Monday, 17 May 2010

Tropenmuseum (Amsterdam, The Netherlands). Bonus: Exploring the Neighborhood.

[Post published by Liviu on Liviu's [in Netherlands] Blog]

There's an old Dutch saying: If it's cloudy and/or raining, go where the sun is, e.g. either go conquer some territories in a tropical area or go to the Tropenmuseum (en: Tropical Museum). Ok, I made it up - there's no such saying, but it's rather funny given the rainy weather that has taken over Amsterdam again.

Tropenmuseum (en: Tropical Museum)
Admission: free for Museumkaart holders. Feel free to check the detailed price list.
Of course, there are lockers at the entrance.
Pictures are allowed - make sure your memory card is empty, 'cause you shall need all the space.

Current exhibitions at Tropenmuseum.

Online collection of Tropenmuseum: feel free o search for various terms, e.g. Africa, music, man, Guinea etc. - I tested terms part of the names of the permanent exhibitions.

Day 1: 9th of May: Tropenmuseum - 2nd floor

I took the elevator to the 2nd floor intending to visit the museum from top down, as the very friendly staff advised me. Indeed, I only stayed at the 2nd floor for about 3 hours - there was a lot to see; in the end, I only made pictures to just a small part of it, leaving the rest for my next visits.

The 2nd floor presents very interesting things.
There are 4 permanent collections:
  1. Latin America & the Caribbean
  2. Africa
  3. Music World
  4. West Asia & North Africa
and 1 temporary collection: Long live the President!

It's worth the time to wander around and look at everything. There are plenty of details written on walls.

As you can see, the collections touch sensible regions in the world, of which most of us know very little. Interestingly, the museum presents their culture in a positive manner, highlighting their strengths, and both their common and different points compared with the European culture.

Examples of interesting things I've learned (a few I can remember now)
  • The Maya, Aztec and Inca were more advanced than I thought
  • The difference between Sunni and Shia - the whole matter regards Ali's death. Although I've provided wikipedia links, I must say that the Tropenmuseum explanation is far shorter, more straightforward and makes more sense.
  • The European culture has a lot in common with the Islamic world, i.e. West Asia & North Africa. Basically, the 2 sides have been for a long time in competition.
All in all, tropical cultures have never been explained to us properly - this was the first time when things made sense (to some extent) to me. Of course, many questions still remain unanswered.

Day 2: 14th of May: Tropenmuseum - 1st floor (part 1)

First, I completed my photo session for the 2nd floor, which took quite a lot of time - ok, I enjoyed looking again at some items. Then I moved down.

1st floor: I only visited the Round and about India exhibition and half of Southeast Asia exhibition. That includes taking pictures [of everything I enjoyed], too.

Interesting things:
  • Shiva is the god of destruction, therefore also of creation, because there can be no creation without destruction, and/or destruction is always followed by creation - this is an approximate quote as I remember it.
    Now, why am I talking about Shiva and Hinduism which is not so well explained in wikipedia anyway? Well, because some of you, just like me, might have liked the mix of politics&business in the Michael Clayton movie, but the script got it very wrong when referring Shiva - check out the quotes - it's not death, it's destruction and creation.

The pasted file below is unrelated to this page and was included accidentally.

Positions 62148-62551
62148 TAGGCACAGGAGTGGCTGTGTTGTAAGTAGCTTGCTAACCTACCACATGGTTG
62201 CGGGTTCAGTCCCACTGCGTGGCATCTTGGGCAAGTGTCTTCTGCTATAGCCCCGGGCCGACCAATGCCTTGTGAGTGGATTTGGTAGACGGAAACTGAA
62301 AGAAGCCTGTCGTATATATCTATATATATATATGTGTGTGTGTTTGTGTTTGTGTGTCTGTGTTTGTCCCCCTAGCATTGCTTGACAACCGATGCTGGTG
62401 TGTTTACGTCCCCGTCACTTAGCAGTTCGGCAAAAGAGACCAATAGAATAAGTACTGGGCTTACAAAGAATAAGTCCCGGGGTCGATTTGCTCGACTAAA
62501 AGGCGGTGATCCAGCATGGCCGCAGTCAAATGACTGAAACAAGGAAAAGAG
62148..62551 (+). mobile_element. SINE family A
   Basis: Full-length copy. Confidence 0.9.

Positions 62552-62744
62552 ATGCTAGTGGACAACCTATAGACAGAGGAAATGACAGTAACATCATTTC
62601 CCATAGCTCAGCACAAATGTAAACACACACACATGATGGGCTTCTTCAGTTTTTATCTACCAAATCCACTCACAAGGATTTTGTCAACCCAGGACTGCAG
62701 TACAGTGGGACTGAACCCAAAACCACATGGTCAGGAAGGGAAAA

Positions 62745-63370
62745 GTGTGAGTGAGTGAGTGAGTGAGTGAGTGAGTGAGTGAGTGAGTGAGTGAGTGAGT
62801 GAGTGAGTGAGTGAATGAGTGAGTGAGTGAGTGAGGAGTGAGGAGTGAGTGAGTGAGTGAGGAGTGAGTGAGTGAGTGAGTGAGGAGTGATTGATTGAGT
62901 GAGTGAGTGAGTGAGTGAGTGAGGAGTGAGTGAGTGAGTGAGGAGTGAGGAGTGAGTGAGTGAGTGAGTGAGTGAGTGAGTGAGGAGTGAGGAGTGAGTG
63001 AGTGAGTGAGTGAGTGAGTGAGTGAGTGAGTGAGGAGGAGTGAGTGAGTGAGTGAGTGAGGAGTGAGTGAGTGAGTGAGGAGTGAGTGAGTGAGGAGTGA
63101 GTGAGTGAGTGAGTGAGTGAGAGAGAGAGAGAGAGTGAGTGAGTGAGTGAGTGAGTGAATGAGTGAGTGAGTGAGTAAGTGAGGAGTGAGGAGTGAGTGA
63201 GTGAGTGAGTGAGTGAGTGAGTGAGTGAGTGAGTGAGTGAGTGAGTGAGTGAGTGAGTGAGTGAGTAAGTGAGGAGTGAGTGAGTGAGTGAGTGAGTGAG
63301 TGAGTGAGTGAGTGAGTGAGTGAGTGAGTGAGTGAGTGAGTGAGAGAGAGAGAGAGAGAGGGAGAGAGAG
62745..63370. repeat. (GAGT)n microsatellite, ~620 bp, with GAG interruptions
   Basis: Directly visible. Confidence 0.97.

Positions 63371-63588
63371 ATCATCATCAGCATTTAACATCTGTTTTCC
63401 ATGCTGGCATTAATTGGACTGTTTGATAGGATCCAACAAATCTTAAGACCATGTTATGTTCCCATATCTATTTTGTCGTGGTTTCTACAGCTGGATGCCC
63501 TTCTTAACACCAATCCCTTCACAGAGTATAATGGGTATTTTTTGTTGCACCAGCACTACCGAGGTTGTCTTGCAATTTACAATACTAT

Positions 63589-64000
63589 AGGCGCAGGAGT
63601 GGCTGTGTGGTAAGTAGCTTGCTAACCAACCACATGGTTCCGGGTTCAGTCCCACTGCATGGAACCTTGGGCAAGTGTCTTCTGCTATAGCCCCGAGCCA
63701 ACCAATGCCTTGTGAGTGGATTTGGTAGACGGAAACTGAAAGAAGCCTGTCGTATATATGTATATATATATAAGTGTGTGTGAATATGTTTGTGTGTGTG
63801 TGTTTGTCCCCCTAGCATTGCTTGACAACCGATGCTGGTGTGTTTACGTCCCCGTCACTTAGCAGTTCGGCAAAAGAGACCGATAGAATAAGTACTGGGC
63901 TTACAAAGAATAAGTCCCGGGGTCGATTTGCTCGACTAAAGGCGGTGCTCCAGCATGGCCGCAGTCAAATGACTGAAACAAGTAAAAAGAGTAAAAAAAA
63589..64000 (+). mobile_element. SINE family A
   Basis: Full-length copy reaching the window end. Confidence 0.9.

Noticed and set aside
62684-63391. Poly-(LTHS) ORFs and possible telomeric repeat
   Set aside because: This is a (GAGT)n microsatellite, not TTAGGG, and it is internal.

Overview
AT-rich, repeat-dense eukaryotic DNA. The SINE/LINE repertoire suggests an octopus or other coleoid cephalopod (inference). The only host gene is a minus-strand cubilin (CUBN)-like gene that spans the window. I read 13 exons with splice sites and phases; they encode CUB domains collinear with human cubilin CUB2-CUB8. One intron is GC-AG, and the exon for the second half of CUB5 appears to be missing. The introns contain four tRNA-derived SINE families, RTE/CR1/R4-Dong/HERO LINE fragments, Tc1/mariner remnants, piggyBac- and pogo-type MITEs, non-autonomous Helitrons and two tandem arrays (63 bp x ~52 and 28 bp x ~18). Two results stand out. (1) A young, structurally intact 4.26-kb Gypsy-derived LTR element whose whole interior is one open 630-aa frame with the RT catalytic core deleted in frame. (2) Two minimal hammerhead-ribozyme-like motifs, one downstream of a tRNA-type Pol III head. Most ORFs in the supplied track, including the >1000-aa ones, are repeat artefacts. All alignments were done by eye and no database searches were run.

Day 3: 16th of May: Tropenmuseum - 1st floor (part 2) and ground floor

Ok, so I returned for the 3rd day.
I visited and took pictures of [everything I enjoyed]:
I skipped Culture Couture and Traveling Tales due lack of time.

The Art of survival exhibition had ended one week earlier, so I did not get to see that.

View Netherlands (by Liviu) in a larger map

Bonus: Exploring the Neighborhood

Day 1: The L-Shaped Area West of Artis

Very nice area: peace and quiet, no tourists, nice & very nice buildings.

Cool massive building between Louise Wenstraat and Sarphatistraat, with a cool passage in the middle of it.

Alexanderkade: a path for people and bicycles only, displaying buildings done in a nice modern style.

Entrepotdok street - very cool street with awesome buildings.

Cool long building between Laagte Kadijk and Entrepotdok, in the northern half: there are very cool passages that connect Laagte Kadijk and Entrepotdok; some of these passages allow free access to stairs so one can get to the first where there are gardens - it's just like a classic garden, but it's at the first floor - obviously, I kind of violated their privacy, but they had so cool architecture to show...

Day 2: The island with Artis, except Artis

Nice area: peace and quiet, few tourists.

Plantage Badlaan & Plantage Muidergracht: 2 very nice and very intimate/peaceful streets.

Plantagekade: Nive alley with a nice view at the canal.

View Netherlands (by Liviu) in a larger map


I strongly recommend you visit Tropenmuseum. It's really worth the time and money. Go there early so you have plenty of time to look at everything, since there are a lot of exhibits - it shall be quite difficult to see it all in one day.
Tropical cultures have never been explained to us properly - this was the first time when things made sense to me. Of course, many questions remain unanswered, but the museum does its job very well.

The L-shaped area west of Artis: visit it too, I think you shall enjoy it, especially the places I've mentioned in this post.

The island with Artis, except Artis: nice area, but nothing awesome that you really must see.

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